Yes, the Sunshine List still matters

BY CHRISTINE VAN GEYN

Canadian Taxpayers Federation (CTF) Ontario Director

 

ONCE a year the Ontario government releases the names and salaries of government employees earning a taxpayer-funded salary of over $100,000. And like clockwork, critics complain that the $100,000 threshold for this “Sunshine List” is inappropriate.

The main arguments are that the Sunshine List is that $100,000 number is too low because it hasn’t been adjusted for inflation, and that the list doesn’t allow us to measure the performance of decision makers.

Both of these criticisms are wrong.

The Sunshine List is an important accountability tool for government, and an important measure for understanding the massive growth of the government that has occurred in Ontario.

In their own news release, the government complains that the $100,000 threshold was first implemented in 1996, and has not been adjusted for inflation. While they have said they have no plans to make such an adjustment, they nevertheless place a huge asterisk on the data and point to it in their talking points.

Obviously, $100,000 meant a lot more 22 years ago when just 4,576 people appeared on the list, compared with today’s 131,741. Adjusted for inflation, $100,000 would be $151,929 today.

But even using the inflation adjusted amount, there are 19,922 government employees on the Sunshine List. That’s a 335 per cent increase in the size of the list, even using 1996 dollars. The population during that same time period has grown by about 31 per cent. The massive growth in the ranks of government employees making these huge salaries can’t be explained by anything other than government largesse.

Other sectors of the Ontario economy have not seen this massive wage growth. In fact, 2016 census data shows that while Canadian incomes have jumped, Ontario has bucked the trend with slow growth, more low income households, and a manufacturing decline.

Average weekly wages for workers in Ontario are $974, which amounts to $50,600 per year. That includes overtime pay, and assumes no weeks off. This is half of the Sunshine List threshold. Try telling these thousands of Ontarians that the $100,000 Sunshine List threshold is too low.

Meanwhile, over a ten year period, wage growth among bureaucrats has been the second highest in the country at 26 per cent. This government wage growth has only been exceeded by growth in mining and oil and gas. And while Canada has been fortunate to have experienced a natural resources boom, there is no justification for a corresponding government boom.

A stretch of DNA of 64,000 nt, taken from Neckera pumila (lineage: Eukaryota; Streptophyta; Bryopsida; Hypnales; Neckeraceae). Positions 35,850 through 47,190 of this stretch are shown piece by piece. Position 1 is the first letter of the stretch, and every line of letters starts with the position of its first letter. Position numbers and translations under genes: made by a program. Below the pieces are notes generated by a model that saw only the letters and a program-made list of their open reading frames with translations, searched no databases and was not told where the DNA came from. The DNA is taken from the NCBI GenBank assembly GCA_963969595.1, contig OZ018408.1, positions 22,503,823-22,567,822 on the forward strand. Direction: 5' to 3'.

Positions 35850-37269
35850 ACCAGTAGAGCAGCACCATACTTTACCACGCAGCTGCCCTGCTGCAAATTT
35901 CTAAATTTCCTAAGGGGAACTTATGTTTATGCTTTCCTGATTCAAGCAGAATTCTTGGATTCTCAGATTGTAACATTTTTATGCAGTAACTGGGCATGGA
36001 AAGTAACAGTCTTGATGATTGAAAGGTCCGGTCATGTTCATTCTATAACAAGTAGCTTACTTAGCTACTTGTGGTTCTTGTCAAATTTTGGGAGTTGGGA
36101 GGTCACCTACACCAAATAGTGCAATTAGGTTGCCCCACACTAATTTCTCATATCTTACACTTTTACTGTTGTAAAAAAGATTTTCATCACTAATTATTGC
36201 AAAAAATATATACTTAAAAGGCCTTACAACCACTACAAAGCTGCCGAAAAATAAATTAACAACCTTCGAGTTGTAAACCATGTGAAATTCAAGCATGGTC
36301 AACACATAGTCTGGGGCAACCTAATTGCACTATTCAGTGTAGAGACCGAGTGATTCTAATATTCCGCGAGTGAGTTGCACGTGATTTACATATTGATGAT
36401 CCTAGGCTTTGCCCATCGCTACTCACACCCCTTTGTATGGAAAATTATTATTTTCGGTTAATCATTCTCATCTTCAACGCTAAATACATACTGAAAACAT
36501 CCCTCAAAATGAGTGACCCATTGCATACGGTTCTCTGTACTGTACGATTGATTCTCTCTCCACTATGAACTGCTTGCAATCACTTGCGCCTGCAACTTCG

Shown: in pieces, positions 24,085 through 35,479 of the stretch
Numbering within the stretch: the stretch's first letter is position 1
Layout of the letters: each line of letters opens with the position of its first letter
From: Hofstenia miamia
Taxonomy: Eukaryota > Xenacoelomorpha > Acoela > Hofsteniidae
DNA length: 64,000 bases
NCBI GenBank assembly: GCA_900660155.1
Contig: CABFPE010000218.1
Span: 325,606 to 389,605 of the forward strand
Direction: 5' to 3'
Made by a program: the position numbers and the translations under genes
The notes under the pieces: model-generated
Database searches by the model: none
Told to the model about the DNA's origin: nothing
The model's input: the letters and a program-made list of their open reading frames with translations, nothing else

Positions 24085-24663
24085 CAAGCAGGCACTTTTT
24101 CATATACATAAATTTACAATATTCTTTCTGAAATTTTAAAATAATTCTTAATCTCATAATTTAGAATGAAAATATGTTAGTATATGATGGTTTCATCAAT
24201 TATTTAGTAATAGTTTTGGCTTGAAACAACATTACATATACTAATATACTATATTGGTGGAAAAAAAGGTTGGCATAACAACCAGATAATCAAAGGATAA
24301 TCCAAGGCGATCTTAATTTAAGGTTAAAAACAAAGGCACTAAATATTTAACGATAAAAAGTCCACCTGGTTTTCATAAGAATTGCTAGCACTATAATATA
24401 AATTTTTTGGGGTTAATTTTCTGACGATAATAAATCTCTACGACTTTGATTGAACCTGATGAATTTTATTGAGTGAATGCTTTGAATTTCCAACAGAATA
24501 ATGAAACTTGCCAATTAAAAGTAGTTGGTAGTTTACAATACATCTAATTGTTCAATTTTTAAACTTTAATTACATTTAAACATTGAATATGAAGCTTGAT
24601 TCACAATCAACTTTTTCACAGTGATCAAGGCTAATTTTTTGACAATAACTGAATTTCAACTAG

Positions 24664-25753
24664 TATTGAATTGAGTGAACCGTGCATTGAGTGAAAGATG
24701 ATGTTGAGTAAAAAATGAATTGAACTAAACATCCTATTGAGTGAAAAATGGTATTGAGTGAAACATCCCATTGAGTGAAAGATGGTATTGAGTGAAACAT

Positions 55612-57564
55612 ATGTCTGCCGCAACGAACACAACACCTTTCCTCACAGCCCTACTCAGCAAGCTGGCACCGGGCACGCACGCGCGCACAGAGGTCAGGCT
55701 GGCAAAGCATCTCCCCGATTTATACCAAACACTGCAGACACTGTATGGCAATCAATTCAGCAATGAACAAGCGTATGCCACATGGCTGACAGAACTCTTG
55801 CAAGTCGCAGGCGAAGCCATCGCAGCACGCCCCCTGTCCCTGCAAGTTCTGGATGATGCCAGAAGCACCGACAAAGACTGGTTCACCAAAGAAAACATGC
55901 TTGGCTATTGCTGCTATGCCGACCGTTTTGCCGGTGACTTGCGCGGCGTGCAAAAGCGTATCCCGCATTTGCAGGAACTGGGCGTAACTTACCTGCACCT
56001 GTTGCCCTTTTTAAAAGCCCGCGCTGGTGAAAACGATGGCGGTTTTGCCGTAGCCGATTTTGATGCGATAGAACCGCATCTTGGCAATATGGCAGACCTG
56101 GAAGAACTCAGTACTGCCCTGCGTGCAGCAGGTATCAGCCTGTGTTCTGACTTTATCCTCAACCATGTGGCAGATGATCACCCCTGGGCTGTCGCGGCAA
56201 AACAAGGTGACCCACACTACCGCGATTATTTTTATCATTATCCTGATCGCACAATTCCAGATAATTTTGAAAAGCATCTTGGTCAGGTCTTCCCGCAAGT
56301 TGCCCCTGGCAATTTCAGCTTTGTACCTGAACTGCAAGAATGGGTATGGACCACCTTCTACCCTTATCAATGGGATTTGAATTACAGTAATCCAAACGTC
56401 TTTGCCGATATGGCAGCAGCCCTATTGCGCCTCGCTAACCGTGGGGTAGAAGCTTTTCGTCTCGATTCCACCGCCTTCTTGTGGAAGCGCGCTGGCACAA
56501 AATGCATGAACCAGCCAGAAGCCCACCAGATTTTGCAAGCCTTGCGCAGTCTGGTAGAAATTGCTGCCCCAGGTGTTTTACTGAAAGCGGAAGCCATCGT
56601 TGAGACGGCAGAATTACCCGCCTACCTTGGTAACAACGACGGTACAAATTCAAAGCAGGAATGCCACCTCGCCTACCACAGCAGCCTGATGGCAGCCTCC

No matter how you slice it, $100,000 is a lot of money, and there are an awful of lot government employees earning it. The Sunshine List is important because it allows us to see just how many people are earning these big salaries, it allows us to see how the middle management class of government workers has ballooned – even with an inflation adjustment – and it allows us to do a year over year comparison to see how quickly these ranks are growing.

The other criticism of the Sunshine List is that it doesn’t measure performance. We know how much people are earning, but we don’t know if they deserve it, or if they are doing a good job.

Certainly, the many thousands of Ontarians who struggle to pay their electricity bill each month are aghast to learn that Ontario Power Generation CEO Jeff Lyash took home $1.55 million in taxpayer dollars last year. While Mr. Lyash and all those listed in the top 10 on the Sunshine list are subject to much derision over their very high salaries, and it’s appropriate to ask what is fair compensation for these jobs, and how people in these roles are held accountable, this misses the more important point of the Sunshine List.

The Sunshine List isn’t a performance measure, and it isn’t intended as one.

The top earners are less concerning than the bloat of middle management, for example the 7,876 people on the list from Ontario Power Generation who are not Jeff Lyash. Or the thousands of highly paid city employees, especially in cities where incomes tend to average lower than the rest of the province. Or the many people on the Sunshine List who are earning six figures for jobs that don’t require it, like the 518 TTC vehicle operators on the list. In these cases, the Sunshine List isn’t showing the performance of decision makers, it is showing how well paid people are for roles with little to no decision making authority.

Accountability matters, and taxpayers in Ontario have very few tools in their toolbox for holding their government accountable for how their hard earned tax dollars are spent. The Sunshine list is one of those few tools, and even 22 years after its inception, continues to matter.

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